Here are some of the top stories from the past week you may have missed from NBC 6 News:
Coronavirus Pandemic Causing Anxiety, Panic Attacks for Many
Melissa Cella began feeling anxiety and panic attacks at just 7 years old, saying episodes were triggered by 9/11 because the images of first responders on TV looked similar to her father – a Miami-Dade Police officer.
“The building collapsed, and I realized he is not just serving his community, but his job is potentially deadly ... that sparked that initial feeling of panic – where is my dad?” Cella said.
Years later, Cella, a wife and mom of two, has received therapy – but she’s now facing the pandemic with both her father and husband on the front lines as MDPD officers.
Dolphins Hosting Series of Events for Fans to Celebrate Don Shula
The Miami Dolphins are hosting a series of events to celebrate the life of legendary coach Don Shula.
The first event will allow fans to drive into Hard Rock Stadium to view the Shula statue, the team announced Friday.
DEO Documents Reveal How Call Takers Are Told to Handle Claimants
People out of work throughout Florida are frustrated by the ongoing problems with the state's system to file for unemployment.
And the call-takers fielding calls are frustrated too.
"All of us just want to be able to get it done, get them on their way and get their claims submitted and get them paid," one call-taker told NBC 6 Responds. "It's definitely the DEO not providing resources needed to get the job done."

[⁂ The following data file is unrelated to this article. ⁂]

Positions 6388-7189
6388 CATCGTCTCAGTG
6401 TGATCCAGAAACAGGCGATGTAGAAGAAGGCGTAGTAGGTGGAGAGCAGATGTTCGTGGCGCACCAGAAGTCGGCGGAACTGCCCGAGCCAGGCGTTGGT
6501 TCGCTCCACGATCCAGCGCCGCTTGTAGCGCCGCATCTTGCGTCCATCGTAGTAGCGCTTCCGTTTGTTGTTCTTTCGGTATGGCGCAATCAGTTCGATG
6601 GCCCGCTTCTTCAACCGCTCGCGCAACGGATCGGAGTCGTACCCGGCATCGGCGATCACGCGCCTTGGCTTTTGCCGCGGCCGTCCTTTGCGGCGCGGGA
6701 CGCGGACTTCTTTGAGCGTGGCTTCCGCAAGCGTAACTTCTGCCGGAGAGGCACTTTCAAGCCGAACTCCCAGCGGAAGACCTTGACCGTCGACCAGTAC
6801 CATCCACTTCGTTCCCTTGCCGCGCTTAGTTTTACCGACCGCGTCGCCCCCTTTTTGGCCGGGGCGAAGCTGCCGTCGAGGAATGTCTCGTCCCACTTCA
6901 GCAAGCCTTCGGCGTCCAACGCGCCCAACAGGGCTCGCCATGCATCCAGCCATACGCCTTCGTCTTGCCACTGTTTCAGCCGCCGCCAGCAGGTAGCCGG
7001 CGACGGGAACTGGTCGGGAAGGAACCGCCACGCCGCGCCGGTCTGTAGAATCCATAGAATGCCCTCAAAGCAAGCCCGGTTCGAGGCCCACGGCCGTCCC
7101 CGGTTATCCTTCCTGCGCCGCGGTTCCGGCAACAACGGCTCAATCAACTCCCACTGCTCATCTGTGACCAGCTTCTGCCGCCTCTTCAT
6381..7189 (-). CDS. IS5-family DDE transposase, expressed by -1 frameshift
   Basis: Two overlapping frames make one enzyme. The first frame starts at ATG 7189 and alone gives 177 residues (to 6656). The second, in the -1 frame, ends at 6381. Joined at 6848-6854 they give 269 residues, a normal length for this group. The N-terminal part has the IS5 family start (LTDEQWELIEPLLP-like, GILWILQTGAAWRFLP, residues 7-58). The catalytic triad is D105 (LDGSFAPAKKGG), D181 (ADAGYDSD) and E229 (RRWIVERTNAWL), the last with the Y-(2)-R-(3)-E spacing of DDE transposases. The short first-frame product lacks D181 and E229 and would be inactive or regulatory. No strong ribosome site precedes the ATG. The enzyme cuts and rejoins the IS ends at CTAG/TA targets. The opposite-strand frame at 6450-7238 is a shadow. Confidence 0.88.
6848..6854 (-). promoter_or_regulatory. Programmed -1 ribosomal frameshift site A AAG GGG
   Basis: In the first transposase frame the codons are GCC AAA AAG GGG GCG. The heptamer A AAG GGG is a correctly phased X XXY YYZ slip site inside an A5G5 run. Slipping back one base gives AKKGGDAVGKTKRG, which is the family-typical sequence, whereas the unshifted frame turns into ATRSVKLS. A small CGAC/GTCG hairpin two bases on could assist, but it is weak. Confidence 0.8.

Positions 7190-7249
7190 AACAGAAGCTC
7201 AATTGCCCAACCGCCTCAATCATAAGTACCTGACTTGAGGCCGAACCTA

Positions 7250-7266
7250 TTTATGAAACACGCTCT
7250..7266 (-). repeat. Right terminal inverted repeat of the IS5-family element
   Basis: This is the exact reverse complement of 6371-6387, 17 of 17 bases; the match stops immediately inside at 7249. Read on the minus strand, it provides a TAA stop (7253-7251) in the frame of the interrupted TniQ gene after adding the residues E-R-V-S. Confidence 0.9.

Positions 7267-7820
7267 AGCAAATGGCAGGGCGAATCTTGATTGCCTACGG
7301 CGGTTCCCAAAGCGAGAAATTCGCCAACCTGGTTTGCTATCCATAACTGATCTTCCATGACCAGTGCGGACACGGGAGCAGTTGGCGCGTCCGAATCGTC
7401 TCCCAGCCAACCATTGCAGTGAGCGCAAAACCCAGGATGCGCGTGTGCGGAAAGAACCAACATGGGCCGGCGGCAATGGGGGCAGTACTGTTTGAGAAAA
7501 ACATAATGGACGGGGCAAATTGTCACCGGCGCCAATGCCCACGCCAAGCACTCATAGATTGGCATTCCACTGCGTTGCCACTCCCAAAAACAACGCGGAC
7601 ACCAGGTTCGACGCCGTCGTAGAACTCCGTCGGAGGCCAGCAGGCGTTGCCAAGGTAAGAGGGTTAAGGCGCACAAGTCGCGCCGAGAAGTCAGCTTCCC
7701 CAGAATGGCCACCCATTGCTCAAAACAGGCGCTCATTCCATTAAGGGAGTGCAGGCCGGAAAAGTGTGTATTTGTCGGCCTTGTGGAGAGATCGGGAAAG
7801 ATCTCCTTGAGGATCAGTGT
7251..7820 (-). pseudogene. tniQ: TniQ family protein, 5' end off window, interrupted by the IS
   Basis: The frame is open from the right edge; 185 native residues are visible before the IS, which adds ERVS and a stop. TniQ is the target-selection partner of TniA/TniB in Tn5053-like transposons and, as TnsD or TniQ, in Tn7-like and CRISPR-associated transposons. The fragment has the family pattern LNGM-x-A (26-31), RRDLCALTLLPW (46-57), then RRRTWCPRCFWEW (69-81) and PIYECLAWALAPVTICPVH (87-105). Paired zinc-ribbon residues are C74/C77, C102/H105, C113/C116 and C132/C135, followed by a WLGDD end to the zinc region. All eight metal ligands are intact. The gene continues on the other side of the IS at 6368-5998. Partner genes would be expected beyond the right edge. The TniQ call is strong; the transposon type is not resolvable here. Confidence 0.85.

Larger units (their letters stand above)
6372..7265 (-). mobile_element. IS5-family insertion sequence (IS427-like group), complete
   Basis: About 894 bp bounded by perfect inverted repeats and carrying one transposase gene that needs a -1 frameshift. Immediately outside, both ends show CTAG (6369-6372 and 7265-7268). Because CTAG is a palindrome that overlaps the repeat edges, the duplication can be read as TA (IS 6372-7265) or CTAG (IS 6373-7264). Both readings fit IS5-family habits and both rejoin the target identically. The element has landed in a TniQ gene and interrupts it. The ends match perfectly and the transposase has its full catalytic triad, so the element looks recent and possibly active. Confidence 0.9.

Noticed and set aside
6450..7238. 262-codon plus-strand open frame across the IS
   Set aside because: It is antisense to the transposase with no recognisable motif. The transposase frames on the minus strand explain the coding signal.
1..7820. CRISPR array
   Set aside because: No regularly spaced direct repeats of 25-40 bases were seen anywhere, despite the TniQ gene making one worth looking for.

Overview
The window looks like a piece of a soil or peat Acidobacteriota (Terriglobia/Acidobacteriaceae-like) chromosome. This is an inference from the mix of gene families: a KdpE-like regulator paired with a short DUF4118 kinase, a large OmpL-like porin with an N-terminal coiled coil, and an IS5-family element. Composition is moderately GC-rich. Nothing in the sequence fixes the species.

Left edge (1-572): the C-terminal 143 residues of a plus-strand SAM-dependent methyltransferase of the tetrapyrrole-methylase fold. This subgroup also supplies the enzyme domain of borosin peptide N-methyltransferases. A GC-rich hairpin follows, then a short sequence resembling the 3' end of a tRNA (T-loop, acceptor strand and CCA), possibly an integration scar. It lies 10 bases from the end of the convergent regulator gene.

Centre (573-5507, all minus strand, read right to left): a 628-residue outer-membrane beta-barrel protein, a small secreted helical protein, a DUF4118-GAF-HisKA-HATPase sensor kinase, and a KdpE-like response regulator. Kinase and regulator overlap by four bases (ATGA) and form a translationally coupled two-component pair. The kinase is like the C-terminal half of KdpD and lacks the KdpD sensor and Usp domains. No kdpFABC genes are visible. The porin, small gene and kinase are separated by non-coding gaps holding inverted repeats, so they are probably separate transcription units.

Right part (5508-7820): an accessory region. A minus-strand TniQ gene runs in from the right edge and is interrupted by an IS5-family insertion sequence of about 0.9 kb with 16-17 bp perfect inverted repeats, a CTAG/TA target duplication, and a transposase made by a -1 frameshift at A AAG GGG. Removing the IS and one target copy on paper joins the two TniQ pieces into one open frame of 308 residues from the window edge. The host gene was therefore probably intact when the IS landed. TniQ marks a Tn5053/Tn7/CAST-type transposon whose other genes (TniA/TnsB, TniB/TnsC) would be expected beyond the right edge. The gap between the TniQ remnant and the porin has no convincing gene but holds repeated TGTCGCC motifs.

Feds Uncover Missed Opportunity To Catch FIU Bridge Design Errors
It's been well established that design errors - and a failure to catch those errors - were the root causes of the Florida International University bridge collapse that killed six people in 2018.
Now, an Inspector General report released Tuesday by the U.S. Department of Transportation says expert bridge engineers within the Federal Highway Administration could have been tasked with reviewing those plans for calculation errors, but they were not.
Allies of Former Miami Congressman Reel in Wake of Maduro Connection
Former Miami congressman David Rivera spent years railing against communism, so many were surprised at the news that he signed a $50 million contract with the Nicolas Maduro socialist regime in Venezuela.
In a lawsuit filed in the United States Southern District Court of New York, the American subsidiary of Petróleos de Venezuela, S.A., the state-owned oil and gas company, claims Rivera’s company Interamerican Consulting broke a contract after they paid him $15 million. The lawsuit was first reported by the New York Times.